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Doug Landau
Doug Landau
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Safety tips for cough medicine

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Following yesterday’s post on "Robotripping," today we will look at useful information regarding cough medicines that contain dextromethorphan. Protect your family review the following from sugestions from Consumer Reports:

  • Do not give these products to children younger than 4 years of age. If you give these products to children 4-11 years of age, use caution and follow the package directions carefully.
  • If you are giving dextromethorphan or a combination product that contains dextromethorphan to a child, read the package label carefully to be sure that it is the right product for a child of that age.
  • Do not give dextromethorphan products that are made for adults to children.
  • Before you give a dextromethorphan product to a child, check the package label to find out how much medication the child should receive. Give the dose that matches the child’s age on the chart. Ask the child’s doctor if you don’t know how much medication to give the child.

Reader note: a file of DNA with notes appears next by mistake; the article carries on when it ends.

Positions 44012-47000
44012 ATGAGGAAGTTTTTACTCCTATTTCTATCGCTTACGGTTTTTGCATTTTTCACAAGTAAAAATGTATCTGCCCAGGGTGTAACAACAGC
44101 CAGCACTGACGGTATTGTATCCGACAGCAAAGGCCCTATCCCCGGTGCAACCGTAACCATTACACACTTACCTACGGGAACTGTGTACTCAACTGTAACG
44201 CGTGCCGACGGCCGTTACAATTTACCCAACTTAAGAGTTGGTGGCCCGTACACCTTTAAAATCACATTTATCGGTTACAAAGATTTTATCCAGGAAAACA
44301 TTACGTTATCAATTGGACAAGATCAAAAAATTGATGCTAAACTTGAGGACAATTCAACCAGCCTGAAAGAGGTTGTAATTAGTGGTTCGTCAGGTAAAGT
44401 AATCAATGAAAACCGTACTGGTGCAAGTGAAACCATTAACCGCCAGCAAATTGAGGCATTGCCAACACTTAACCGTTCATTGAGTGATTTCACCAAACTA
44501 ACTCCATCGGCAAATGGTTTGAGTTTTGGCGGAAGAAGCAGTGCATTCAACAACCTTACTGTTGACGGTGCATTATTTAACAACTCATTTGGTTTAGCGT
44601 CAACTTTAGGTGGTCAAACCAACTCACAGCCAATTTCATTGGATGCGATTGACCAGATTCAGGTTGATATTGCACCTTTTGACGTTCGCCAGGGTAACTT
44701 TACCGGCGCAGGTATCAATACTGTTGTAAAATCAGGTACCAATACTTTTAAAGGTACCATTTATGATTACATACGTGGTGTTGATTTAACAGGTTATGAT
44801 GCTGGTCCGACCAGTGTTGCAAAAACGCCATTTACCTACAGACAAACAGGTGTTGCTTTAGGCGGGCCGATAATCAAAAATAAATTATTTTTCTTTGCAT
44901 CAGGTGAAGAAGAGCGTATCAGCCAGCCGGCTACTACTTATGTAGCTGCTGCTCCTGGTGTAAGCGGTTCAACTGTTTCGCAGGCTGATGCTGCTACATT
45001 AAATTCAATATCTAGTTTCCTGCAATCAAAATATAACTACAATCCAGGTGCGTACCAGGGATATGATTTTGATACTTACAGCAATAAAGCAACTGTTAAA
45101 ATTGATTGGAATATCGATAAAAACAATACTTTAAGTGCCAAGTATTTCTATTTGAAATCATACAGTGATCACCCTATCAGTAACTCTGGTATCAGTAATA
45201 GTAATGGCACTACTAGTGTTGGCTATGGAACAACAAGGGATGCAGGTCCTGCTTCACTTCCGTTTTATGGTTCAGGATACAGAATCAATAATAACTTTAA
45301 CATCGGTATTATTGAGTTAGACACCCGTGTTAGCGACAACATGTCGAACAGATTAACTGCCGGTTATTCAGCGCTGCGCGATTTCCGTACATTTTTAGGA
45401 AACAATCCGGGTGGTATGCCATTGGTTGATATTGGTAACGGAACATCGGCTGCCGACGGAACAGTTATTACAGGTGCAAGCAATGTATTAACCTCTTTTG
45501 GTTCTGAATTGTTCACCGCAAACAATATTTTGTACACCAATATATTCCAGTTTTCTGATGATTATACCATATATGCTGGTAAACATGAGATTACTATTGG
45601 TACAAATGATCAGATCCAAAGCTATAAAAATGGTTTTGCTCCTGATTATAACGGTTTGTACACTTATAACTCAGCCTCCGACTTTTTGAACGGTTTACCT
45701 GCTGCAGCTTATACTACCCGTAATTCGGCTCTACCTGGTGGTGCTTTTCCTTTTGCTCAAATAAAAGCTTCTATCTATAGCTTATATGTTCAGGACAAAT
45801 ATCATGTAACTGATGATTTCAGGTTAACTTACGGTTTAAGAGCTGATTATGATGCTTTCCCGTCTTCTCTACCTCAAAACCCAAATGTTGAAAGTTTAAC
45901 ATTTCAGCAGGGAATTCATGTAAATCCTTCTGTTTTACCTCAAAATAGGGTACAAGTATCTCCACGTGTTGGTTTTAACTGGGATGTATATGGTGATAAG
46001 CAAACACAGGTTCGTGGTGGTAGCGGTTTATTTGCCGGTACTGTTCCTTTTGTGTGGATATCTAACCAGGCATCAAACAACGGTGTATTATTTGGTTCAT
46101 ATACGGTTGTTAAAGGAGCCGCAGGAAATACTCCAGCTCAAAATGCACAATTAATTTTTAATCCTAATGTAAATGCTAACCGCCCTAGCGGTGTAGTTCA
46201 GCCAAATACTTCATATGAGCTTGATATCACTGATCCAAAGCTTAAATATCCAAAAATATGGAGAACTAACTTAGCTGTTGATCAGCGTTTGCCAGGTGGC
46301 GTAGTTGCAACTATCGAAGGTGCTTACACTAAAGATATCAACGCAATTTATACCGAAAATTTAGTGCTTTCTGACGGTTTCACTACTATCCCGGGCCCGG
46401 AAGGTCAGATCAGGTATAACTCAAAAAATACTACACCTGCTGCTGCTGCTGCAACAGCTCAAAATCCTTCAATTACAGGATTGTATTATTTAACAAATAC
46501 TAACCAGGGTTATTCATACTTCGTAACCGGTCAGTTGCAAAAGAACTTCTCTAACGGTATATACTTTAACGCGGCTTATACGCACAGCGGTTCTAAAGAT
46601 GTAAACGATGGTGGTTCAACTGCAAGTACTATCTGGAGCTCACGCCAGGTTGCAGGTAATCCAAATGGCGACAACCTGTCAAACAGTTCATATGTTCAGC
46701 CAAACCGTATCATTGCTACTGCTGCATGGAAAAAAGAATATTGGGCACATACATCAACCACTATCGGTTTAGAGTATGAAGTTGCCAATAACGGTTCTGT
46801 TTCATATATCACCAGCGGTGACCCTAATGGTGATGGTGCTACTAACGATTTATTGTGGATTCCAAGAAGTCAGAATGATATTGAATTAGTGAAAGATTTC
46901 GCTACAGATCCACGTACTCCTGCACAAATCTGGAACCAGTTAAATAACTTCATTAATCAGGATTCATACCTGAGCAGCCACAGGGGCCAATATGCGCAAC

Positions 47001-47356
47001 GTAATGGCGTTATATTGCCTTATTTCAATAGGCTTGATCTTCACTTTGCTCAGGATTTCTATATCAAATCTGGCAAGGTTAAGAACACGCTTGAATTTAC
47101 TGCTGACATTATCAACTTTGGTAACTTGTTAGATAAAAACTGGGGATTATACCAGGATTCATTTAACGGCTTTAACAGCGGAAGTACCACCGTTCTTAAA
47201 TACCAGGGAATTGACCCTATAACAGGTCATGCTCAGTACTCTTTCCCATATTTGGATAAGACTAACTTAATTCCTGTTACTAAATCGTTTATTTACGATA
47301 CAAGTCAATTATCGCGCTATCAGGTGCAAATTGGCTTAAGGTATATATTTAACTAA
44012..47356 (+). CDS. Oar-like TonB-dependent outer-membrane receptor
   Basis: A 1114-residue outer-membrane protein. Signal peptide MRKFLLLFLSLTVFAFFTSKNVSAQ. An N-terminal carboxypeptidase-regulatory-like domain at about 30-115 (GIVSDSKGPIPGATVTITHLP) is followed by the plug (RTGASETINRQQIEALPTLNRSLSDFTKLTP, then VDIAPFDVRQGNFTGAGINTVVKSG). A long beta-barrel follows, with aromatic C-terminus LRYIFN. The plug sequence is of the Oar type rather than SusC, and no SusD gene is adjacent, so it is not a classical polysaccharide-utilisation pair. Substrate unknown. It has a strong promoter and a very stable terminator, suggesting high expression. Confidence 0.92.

• If you are taking the liquid, do not use a household spoon to measure your dose. Use the measuring spoon or cup that came with the medication or use a spoon made especially for measuring medication.
  • If you are using the dissolving strips, place them on your tongue and swallow after they melt.
  • If you are taking the chewable tablets you can allow them to melt in your mouth or you can chew them before swallowing.
  • If you are taking the extended-release suspension, shake the bottle well before each use to mix the medication evenly.
  • If you are taking the lozenges, allow them to slowly melt in your mouth.
  • Stop taking dextromethorphan and call your doctor if your cough does not get better within 7 days, if your cough goes away and comes back, or if your cough occurs with a fever, rash, or headache.